Bonnie Pomfret

Soprano, Master Teacher, Clinician

Voice Care

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Care of the Voice

Think like an “vocal athlete”

Good voice care and good vocal technique are the “insurance policy” on your voice!

I.  General health - technique - conditioning

Eat a healthy diet of fresh foods.

Get a little exercise every day.

Get a good night's sleep (you should awaken feeling refreshed and ready to take on the day).

Practice every day, to condition the voice.  Increase practice time GRADUALLY.

If you are a singer, try to speak with the same good technique with which you sing.

II.  The Mucous Blanket

A. The body secretes 1 liter of clear watery mucus daily, when healthy

-Thick mucus is a symptom of insufficient water or poor technique

B.  The Importance of water   - hydration

Drink 8 glasses of water per day (“sing wet - pee pale”)

Caffeine, alcohol, medications can dry you out

C.  Humidity:  the water vapor in the air - Ideal humidity is 40 - 50%

Low humidity dries the mucous blanket

Use of a vaporizer overnight helps – keep it very clean

D. Instant Help for the mucus membrane - irrigation  or lavage

Irrigation of the nose  -  duplicates body salinity and PH

Commercial preparations (sprays) - e.g. Ocean, NaSal, etc. okay but costly

Prepare fresh daily:  1/2 teaspoon salt to 1 c. lukewarm water

Gargle to test: does it taste like tears?

a.  Use prepared saline solution with ear syringe in each nostril OR

b.  Pour saline into hands and sniff 3 times per nostril OR

c.  Use Neti-pot sold in health food stores OR

d.  “inhale” water from a cup or glass

Steam:  Breathing steam is an easy way to hydrate dry mucus membranes

Fill a sink with hot water, make a tent over your head with a towel, and breathe the steam for a few minutes.

Expectorants: Robitussin or Mucinex (guaifenesin) thin the mucus

MINIMIZE USE OF DECONGESTANTS (i.e. Sudafed) and  ANTI-HISTAMINES. Both are DRYING and affect vocal fold movement.

E.  Irritants to avoid

1.  Smoke: causes cancer and changes to the nervous system and mucous membrane

2.  Caffeine – drying

3.  Alcohol – inhibits movement and drying

4.  Allergies: many are food-related (Wheat, soy, dairy, shellfish, peanuts)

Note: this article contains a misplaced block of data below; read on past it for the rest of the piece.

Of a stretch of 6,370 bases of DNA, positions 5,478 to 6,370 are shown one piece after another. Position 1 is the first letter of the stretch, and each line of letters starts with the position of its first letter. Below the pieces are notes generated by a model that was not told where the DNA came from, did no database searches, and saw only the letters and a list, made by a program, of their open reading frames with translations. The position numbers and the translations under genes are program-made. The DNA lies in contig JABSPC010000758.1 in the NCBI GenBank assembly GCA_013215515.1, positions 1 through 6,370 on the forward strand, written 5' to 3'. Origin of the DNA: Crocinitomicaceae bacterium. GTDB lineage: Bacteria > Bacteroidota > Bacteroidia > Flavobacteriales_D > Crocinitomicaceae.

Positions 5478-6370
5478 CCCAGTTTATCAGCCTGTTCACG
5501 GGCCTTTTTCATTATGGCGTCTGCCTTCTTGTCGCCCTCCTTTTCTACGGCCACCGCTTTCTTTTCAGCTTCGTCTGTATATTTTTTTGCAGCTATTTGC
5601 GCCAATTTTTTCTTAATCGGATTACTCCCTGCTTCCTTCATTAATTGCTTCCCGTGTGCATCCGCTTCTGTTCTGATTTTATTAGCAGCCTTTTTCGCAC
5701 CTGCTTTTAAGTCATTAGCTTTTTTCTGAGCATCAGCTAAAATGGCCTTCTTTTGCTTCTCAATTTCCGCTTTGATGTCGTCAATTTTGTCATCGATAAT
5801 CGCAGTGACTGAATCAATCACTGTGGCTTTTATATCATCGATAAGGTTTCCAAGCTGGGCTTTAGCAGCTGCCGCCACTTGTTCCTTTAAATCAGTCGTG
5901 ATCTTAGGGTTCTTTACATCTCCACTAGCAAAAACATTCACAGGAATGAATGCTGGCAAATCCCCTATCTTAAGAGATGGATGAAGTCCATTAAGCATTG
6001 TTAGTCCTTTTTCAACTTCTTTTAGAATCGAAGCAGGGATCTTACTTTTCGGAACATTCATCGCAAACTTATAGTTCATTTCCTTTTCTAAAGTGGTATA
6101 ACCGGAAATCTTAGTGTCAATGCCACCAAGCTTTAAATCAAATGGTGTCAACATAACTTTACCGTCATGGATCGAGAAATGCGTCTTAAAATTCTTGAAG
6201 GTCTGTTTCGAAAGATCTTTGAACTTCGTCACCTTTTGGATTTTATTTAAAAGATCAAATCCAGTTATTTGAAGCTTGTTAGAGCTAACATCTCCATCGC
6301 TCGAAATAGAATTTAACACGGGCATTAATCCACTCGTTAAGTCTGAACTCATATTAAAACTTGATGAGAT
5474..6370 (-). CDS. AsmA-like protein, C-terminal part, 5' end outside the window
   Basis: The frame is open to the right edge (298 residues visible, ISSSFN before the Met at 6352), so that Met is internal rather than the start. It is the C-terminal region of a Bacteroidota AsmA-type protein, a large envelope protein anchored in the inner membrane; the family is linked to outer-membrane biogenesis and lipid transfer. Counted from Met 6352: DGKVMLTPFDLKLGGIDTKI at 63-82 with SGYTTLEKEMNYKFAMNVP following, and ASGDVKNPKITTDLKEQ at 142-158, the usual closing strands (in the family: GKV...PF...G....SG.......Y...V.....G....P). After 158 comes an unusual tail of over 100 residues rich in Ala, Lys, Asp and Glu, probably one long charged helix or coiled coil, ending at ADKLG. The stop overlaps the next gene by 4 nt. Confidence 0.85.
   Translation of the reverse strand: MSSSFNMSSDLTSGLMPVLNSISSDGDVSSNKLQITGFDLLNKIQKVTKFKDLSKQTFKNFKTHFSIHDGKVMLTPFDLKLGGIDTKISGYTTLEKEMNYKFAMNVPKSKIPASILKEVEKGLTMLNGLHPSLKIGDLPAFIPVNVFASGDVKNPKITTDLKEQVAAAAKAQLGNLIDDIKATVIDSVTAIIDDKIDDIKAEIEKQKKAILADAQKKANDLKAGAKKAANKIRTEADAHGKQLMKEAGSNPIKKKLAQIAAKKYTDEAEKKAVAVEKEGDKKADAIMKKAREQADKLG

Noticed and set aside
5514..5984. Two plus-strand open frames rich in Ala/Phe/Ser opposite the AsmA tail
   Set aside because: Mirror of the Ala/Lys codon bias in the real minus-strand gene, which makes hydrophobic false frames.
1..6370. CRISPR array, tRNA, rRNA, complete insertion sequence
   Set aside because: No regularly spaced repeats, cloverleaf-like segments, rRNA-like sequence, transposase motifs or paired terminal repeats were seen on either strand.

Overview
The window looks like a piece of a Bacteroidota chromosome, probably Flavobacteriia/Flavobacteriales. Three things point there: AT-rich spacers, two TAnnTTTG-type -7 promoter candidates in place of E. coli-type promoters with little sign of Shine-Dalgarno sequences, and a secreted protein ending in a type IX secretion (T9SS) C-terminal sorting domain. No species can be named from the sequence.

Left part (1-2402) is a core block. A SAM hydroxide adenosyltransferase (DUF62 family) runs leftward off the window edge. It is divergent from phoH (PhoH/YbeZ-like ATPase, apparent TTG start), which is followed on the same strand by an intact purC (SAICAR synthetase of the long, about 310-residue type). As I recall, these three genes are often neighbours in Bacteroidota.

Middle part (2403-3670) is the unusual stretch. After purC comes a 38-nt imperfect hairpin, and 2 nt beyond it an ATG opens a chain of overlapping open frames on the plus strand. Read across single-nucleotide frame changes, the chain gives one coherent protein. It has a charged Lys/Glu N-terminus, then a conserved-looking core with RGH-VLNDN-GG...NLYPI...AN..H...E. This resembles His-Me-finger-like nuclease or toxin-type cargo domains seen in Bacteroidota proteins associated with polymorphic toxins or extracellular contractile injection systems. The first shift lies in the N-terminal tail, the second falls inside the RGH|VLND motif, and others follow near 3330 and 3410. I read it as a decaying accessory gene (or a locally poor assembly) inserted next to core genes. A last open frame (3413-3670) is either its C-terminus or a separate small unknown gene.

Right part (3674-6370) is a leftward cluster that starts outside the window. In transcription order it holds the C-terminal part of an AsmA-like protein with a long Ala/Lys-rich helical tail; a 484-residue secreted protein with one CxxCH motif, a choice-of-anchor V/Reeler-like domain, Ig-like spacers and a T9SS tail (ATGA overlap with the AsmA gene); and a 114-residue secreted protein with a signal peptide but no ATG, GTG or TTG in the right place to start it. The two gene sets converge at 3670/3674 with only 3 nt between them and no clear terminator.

Dairy products and lecithin (a soy-based texturizer) can increase mucus In some people (not everyone).  Food sensitivities can cause reflux.

5.  Airborn allergies (“hay fever”) will probably require medication.

F.  Medications:  a few cautions

1.  Aspirin, Ibuprofen, Naproxen (all NSAID’s).increase risk of hemorrhage in the vocal fold.  This results in sudden hoarseness, which may last for months.


2.  If you notice a change in the voice after starting any medication, from an anti-depressant to a blood pressure medication, ask your doctor.

III.  Voice Use and Misuse

Sing and speak in an easy range.

Use amplification if you must project and it causes fatigue.

Do not sing the wrong vocal part to help out your chorus director.





Voice Conservation

1.  Eliminate shouting, screaming, and extended loud talking (i.e. sporting events and noisy bars)


2.  Don’t compete with noisy traffic, loud parties, stereos, or television


3.  When traveling, try not to engage in long conversations in trains, planes, or cars.  Maintain good posture and don’t twist the neck or head.


4.  Be aware of everyday stresses that can cause tension in the vocal mechanism.


5.  Avoid unhealthy environments such as smoky rooms, dust, and fumes.


6.  Avoid excessive throat clearing and coughing.


7.  When talking on the telephone, maintain good posture and don’t slouch or cradle receiver on your shoulder.  Speak in a comfortable conversational level, not too softly.  Avoid using cell phones in noisy surroundings (see 2. above)


8.  Drink plenty of water.  The vocal folds require a good level of fluid in the body.


9.  Sing the right vocal part.  Avoid singing out of your vocal range.  Listen to your body!


10.  Singers – keep your voice in shape between events.



Maintenance of Healthy Speech

1.  “Warm up” your voice first thing in the morning.  Take deep breaths, do tongue stretches and gentle “mum-mum-mum’s” in the shower where the steamy, moist air can help open the throat and sinuses.


2.  Practice a few minutes at a time - several times a day.


3.  Pick one aspect of vocal technique to focus on for one hour, several hours, or all day:

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